The Chef-Henry Wheeler came over while I was watching and asked me if I was a baker.  I told him I only dabbled in the traditional holiday pies.  I explained that I just wanted to see if I could sneak a peek at the process and find any tips.  To my surprise, he offered to show me himself.  That’s how I found myself 10 mins later, washed and aproned making pie crust with Henry Wheeler-pastry chef extraordinaire.

He was very easy to talk to and before I knew it, he was telling me how he had come to learned this recipe. I just assumed that he’d perfected it after taking a class in culinary school.  The truth behind the recipe was, well, shocking!

He said he learned to make this pie the Labor Day weekend when he was 13, when he and his mother were held hostage by an escaped felon.

Apparently, they were out on a rare shopping trip, his mother was a bit agoraphobic and didn’t like to leave the house. They found themselves approached by a man, Frank, who had simply asked for their help.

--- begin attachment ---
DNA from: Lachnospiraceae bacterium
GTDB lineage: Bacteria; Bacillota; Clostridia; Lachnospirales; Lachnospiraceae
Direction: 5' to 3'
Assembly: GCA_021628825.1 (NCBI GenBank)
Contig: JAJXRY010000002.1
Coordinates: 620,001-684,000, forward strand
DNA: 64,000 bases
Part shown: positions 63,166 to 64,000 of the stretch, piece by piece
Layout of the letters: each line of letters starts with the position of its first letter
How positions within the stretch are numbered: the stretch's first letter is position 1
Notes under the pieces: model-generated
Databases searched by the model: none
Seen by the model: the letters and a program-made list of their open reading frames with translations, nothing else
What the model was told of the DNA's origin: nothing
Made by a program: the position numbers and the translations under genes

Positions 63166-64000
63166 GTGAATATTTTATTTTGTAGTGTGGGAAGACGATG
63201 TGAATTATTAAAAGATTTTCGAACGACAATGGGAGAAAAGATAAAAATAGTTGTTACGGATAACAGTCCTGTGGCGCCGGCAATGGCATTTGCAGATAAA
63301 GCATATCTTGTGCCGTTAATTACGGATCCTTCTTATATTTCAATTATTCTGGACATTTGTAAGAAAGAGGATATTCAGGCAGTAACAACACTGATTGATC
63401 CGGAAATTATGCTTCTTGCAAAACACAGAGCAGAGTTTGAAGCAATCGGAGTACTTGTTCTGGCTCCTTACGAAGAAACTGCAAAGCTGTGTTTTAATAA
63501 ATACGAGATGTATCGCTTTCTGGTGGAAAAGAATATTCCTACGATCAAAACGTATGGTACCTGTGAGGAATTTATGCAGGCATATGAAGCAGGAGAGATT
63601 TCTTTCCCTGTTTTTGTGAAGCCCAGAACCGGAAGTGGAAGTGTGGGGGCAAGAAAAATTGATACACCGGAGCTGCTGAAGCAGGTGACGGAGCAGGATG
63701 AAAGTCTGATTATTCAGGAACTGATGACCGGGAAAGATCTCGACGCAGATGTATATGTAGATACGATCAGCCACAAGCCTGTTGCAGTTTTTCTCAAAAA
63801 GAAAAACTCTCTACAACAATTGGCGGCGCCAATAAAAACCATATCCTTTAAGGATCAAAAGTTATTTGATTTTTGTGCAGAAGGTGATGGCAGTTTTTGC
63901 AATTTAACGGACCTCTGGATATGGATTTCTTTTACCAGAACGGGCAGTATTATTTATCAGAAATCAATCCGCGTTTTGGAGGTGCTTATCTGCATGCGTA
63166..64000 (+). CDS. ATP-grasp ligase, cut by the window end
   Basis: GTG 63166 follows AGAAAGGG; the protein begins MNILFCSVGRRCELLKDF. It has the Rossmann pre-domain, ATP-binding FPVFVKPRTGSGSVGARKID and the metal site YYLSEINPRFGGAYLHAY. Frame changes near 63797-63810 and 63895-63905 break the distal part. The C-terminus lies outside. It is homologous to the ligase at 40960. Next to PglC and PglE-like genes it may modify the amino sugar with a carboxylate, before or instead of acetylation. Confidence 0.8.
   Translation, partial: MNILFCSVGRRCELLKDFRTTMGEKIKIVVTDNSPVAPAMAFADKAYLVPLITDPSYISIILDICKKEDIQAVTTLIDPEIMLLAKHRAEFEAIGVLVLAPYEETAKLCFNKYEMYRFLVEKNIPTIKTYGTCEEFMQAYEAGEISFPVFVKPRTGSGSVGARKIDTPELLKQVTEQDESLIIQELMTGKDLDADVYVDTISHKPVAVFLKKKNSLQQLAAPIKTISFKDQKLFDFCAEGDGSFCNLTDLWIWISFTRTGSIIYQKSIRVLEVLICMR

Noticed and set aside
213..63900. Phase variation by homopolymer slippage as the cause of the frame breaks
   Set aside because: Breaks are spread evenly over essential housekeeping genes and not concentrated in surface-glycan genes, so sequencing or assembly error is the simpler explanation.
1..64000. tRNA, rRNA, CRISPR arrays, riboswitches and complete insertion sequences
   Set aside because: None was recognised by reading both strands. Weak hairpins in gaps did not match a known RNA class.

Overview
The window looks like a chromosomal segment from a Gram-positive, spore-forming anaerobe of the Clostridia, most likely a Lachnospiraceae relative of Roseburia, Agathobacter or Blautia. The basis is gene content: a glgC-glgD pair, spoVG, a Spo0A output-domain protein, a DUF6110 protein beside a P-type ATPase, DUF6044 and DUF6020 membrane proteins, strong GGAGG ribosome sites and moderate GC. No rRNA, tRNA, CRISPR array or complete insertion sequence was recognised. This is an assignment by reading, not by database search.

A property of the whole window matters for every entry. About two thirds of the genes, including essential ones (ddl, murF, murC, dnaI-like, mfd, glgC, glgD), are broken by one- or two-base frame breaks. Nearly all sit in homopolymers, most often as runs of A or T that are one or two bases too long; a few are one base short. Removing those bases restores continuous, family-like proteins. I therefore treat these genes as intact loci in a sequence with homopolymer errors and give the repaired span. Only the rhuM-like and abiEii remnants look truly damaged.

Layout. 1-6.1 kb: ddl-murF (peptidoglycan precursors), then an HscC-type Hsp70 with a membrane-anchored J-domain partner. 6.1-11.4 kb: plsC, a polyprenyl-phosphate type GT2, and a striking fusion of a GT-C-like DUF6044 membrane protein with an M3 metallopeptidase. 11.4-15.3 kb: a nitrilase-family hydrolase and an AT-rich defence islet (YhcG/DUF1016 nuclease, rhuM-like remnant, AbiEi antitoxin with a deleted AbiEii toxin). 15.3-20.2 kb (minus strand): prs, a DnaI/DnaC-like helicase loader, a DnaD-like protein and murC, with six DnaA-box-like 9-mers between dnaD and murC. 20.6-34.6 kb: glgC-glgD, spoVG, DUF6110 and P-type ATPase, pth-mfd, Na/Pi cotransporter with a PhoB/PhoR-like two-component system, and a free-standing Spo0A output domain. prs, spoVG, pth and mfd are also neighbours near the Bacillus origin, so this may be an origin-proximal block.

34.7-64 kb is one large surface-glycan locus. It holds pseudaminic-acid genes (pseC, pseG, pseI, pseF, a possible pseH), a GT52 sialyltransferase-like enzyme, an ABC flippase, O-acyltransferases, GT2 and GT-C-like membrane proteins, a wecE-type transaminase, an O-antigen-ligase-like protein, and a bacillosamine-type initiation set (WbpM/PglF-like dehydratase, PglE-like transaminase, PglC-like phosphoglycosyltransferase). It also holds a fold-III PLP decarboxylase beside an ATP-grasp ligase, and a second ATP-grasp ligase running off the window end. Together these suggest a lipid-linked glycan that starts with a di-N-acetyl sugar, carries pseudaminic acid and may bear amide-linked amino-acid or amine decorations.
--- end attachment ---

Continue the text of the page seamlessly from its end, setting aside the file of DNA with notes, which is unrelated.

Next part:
They didn’t find out until they brought him home that Frank was an escaped felon.  He had been to the infirmary due to an appendectomy and decided that it was his one chance at freedom and jumped out of the second story window of the prison infirmary.  He needed some medical attention but Henry’s mother, Adele was able to patch him up well enough.  Frank persuaded them to take him in so that he could recuperate and hide.  

The next few days were spent eating real meals, not just the frozen or canned foods Adele typically prepared.  One afternoon, a neighbor stopped by with some extra peaches on the verge of overripe, so Frank decided to make a pie with them.  He taught Henry everything he needed to know about pie making that afternoon.  

“You could always add more water to your dough, but you could never take it out.  The less water, the flakier the crust,” and “never over handle the dough,” are the two major things Henry remembered from that afternoon.